(NEW YORK) — So long, snow.
After a winter storm dumped the white stuff on parts of the Gulf Coast and Southeast on Friday, the mid-Atlantic, Northeast and New England were hit with heavy snow on Saturday. But as of Sunday morning, the storm is leaving the Northeast.
Final snow totals in northern Georgia approached nearly 1 foot, while more than 10 inches of snowfall was reported in western North Carolina.
Farther north, in the Washington, D.C. area, 2 inches of snow was reported at Ronald Reagan Washington National Airport, 2.6 inches was reported at Baltimore-Washington International Airport, and 4 inches was reported at Washington Dulles International Airport. All of the aforementioned figures are all new daily snow records.
While the storm may have left the South and East Coast, as of Sunday morning, 40,000 customers were still without power from Georgia to New Jersey. This is an improvement, though, from the nearly 275,000 outages on Saturday afternoon.
The South was hit with the first measurable snowfall to the region. In fact, there’s more snow on the ground in parts of the South than Minnesota’s Twin Cities have seen all season. There’s only been 3.1 inches to date in the Twin Cities.
Now, back to the Northeast. The storm is pulling away from the Northeast on Sunday morning. Snow will continue to taper off from west to east through the morning hours with much calmer weather expected through Sunday.
The main concern Sunday will be patches of ice from melting and re-freezing of snow. Behind this storm, lake-effect snow will continue again Sunday across the Great Lakes region.
Upstate New York, from Buffalo to Watertown, may experience significant lake-effect snow, with up to 18 inches in the forecast. Travel delays in parts of New York State and Michigan are possible as a result.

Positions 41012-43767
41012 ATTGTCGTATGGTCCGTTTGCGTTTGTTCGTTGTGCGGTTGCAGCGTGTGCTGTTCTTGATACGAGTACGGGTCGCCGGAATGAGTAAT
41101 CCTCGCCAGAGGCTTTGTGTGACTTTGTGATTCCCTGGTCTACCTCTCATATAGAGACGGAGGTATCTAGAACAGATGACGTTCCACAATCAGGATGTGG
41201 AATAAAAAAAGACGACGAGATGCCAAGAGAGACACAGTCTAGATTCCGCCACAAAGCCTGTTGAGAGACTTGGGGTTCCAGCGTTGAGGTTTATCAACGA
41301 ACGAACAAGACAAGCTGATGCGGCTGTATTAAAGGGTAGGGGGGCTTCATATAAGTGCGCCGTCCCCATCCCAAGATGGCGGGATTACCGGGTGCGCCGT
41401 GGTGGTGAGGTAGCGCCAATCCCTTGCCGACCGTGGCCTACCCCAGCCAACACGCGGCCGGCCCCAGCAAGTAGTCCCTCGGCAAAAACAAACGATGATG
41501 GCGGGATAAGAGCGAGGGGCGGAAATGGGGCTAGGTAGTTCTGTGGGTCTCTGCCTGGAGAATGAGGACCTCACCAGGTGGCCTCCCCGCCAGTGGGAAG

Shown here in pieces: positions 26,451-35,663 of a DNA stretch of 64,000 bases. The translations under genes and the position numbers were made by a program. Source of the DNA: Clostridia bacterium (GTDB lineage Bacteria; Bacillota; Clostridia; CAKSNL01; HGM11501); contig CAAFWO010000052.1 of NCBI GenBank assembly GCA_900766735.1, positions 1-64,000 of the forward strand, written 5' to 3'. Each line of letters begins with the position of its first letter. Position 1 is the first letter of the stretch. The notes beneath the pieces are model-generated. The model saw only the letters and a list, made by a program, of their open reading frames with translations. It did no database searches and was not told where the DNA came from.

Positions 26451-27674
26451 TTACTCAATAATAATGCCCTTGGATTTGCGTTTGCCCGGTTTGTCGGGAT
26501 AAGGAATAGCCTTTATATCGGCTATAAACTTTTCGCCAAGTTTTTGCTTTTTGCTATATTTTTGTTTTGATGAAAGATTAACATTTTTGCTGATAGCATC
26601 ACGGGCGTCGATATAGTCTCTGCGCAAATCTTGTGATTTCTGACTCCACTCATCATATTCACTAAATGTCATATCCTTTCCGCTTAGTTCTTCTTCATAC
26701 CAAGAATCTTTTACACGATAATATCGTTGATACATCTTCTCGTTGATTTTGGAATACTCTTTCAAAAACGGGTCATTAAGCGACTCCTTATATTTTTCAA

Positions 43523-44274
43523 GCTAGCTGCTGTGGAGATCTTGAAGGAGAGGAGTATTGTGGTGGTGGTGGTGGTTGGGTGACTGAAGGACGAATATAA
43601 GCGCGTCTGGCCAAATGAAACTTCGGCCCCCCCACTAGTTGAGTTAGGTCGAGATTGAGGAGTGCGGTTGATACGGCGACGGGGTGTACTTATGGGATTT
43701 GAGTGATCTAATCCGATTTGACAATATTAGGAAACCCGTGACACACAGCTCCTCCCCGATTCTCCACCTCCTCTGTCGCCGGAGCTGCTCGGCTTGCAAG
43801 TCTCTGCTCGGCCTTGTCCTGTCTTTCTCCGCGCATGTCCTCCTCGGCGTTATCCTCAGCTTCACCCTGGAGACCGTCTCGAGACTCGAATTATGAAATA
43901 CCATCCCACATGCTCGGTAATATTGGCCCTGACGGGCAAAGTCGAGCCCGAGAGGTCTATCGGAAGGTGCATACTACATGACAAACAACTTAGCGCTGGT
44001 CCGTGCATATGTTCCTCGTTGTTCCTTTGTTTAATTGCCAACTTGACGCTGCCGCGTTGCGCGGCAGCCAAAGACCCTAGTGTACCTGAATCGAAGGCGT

Cold air is locked in place for much of the eastern U.S. Sunday morning. The most notable area of cold air is Florida, where wind chills in the central part of the state over the next few mornings will be in the 30s.
Looking farther north — very farther north — a disturbance will develop in southern Canada by late Sunday and cross the border into the U.S. Northern Plains by Monday. This classic disturbance, called an Alberta Clipper, will bring some light snow from the Northern Plains to the Northeast from Monday to Tuesday. With the exception of enhanced lake-effect snow, accumulations from Alberta Clippers tend to be fairly light.
Expect a significant blast of cold air right behind the Clipper. Wind chills spanning an area from the Midwest to the Northeast will be the coldest so far this season, with it feeling like the temperature is in the low teens in the I-95 corridor by Wednesday morning.
Over on the West Coast, the Santa Ana winds are expected to ramp up again Sunday morning and through the day on Sunday.
Gusts locally will exceed 50 mph through the hillsides and mountains. Relative humidity will be as low as 3 percent in some areas over the next several days — not an ideal condition for battling the blazes.
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